Originating in the early 2000s in Paris’s Afro-Caribbean nightclubs, coupé-décalé was primarily a lifestyle, exemplified by the Jet Set. This band of young people from Abidjan, who had fled the coup in the Côte d’Ivoire, attracted attention in the capital’s clubs, where they would come to make some noise (boucan) and show off. DJs would even sing the gang’s praises (atalaku) because of their habit of making it rain bank notes (travaillement) when not entertaining themselves striking poses to the beat. They were playing at being the celebrities they would eventually become, and their attitude was soon creating a sensation in the Côte d’Ivoire, too.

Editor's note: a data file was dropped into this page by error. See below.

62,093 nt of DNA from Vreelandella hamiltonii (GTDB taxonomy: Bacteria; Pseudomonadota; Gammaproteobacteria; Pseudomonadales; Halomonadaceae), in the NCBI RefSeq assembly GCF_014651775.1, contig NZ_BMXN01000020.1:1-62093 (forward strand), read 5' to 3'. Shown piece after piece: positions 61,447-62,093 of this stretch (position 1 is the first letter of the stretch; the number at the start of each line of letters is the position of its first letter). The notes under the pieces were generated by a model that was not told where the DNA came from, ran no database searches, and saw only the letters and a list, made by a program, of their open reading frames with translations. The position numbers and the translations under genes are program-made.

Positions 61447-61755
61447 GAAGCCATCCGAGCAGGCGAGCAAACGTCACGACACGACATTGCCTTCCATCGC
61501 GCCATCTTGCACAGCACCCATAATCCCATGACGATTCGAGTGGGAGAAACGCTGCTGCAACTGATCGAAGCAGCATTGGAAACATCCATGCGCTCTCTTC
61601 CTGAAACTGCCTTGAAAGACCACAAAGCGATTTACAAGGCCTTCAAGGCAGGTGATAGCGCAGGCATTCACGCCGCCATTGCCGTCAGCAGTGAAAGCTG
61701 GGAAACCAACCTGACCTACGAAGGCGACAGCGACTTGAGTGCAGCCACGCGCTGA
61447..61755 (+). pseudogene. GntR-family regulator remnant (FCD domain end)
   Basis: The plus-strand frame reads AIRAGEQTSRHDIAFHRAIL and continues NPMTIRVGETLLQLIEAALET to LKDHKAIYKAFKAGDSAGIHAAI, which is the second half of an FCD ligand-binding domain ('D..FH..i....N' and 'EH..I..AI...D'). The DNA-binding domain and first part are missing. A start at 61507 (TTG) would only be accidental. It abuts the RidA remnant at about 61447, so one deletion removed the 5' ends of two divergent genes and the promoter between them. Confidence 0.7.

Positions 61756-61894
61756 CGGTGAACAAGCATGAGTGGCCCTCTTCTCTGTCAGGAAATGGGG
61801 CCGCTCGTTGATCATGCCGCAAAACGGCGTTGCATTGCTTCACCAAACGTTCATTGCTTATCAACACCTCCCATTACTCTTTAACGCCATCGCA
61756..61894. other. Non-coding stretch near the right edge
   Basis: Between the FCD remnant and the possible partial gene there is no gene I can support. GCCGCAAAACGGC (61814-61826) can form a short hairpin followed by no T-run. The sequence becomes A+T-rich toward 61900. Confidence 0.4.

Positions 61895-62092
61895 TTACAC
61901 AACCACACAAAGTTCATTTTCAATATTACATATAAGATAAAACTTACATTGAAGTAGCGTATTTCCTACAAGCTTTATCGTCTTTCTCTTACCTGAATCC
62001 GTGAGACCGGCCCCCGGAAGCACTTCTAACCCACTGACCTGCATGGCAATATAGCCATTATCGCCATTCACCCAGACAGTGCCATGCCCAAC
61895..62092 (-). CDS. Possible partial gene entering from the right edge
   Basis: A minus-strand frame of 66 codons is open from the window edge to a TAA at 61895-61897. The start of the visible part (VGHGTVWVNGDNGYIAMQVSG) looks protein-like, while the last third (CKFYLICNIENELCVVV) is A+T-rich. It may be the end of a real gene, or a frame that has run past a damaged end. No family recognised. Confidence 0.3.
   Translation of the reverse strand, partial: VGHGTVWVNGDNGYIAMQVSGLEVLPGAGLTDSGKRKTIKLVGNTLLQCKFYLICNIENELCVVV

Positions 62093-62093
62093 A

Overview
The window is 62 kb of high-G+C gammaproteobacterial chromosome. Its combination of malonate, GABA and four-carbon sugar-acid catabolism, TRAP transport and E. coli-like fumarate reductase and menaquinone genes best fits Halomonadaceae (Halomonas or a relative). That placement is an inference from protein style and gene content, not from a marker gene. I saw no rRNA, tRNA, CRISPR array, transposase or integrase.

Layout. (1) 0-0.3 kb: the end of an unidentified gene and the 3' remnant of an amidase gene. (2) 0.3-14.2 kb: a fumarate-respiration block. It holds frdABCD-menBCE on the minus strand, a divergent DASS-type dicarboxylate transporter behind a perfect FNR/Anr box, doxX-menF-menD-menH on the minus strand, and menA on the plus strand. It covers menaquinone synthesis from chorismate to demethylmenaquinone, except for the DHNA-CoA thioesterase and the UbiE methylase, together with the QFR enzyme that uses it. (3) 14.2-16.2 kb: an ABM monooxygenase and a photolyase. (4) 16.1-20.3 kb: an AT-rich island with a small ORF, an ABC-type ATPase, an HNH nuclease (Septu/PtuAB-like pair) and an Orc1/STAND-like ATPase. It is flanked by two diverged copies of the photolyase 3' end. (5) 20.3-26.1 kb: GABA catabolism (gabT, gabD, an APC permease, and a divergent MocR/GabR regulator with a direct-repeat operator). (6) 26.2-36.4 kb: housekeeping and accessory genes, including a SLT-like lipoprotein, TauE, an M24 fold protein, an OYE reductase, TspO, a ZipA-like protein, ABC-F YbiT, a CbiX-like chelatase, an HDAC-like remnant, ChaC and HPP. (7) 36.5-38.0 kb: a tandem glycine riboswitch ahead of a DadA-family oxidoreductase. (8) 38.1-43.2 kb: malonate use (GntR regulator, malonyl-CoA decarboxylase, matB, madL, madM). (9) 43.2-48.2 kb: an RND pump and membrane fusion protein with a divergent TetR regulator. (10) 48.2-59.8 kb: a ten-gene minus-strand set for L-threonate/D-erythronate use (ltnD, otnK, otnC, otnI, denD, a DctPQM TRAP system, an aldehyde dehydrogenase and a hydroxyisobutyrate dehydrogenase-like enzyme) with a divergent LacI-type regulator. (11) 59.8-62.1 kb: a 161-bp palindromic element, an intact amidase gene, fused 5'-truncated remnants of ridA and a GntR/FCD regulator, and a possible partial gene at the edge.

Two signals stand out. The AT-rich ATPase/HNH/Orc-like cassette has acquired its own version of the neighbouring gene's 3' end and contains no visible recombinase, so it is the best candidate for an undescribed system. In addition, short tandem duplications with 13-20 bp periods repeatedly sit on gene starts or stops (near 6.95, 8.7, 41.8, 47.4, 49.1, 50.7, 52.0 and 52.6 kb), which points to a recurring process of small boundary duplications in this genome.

Far more than a passing fad, coupé-décalé gained prominence in the war-torn country, becoming a social phenomenon. From the art of miming wearing handcuffs to imitating bird flu symptoms, the movement’s dances took the form of social and political satires, elevating their inventors to the rank of national heroes. Still, few have reached the pinnacle of fame attained by the twelve artists featured in our series of special collectible coupé-décalé trading cards created by Narjes Bahhar (Mouv host and producer for Trace Africa) and Tristan Perreton (a Lyon-based illustrator officiating under the tag Der Kommissar).
Header image © Tristan Perreton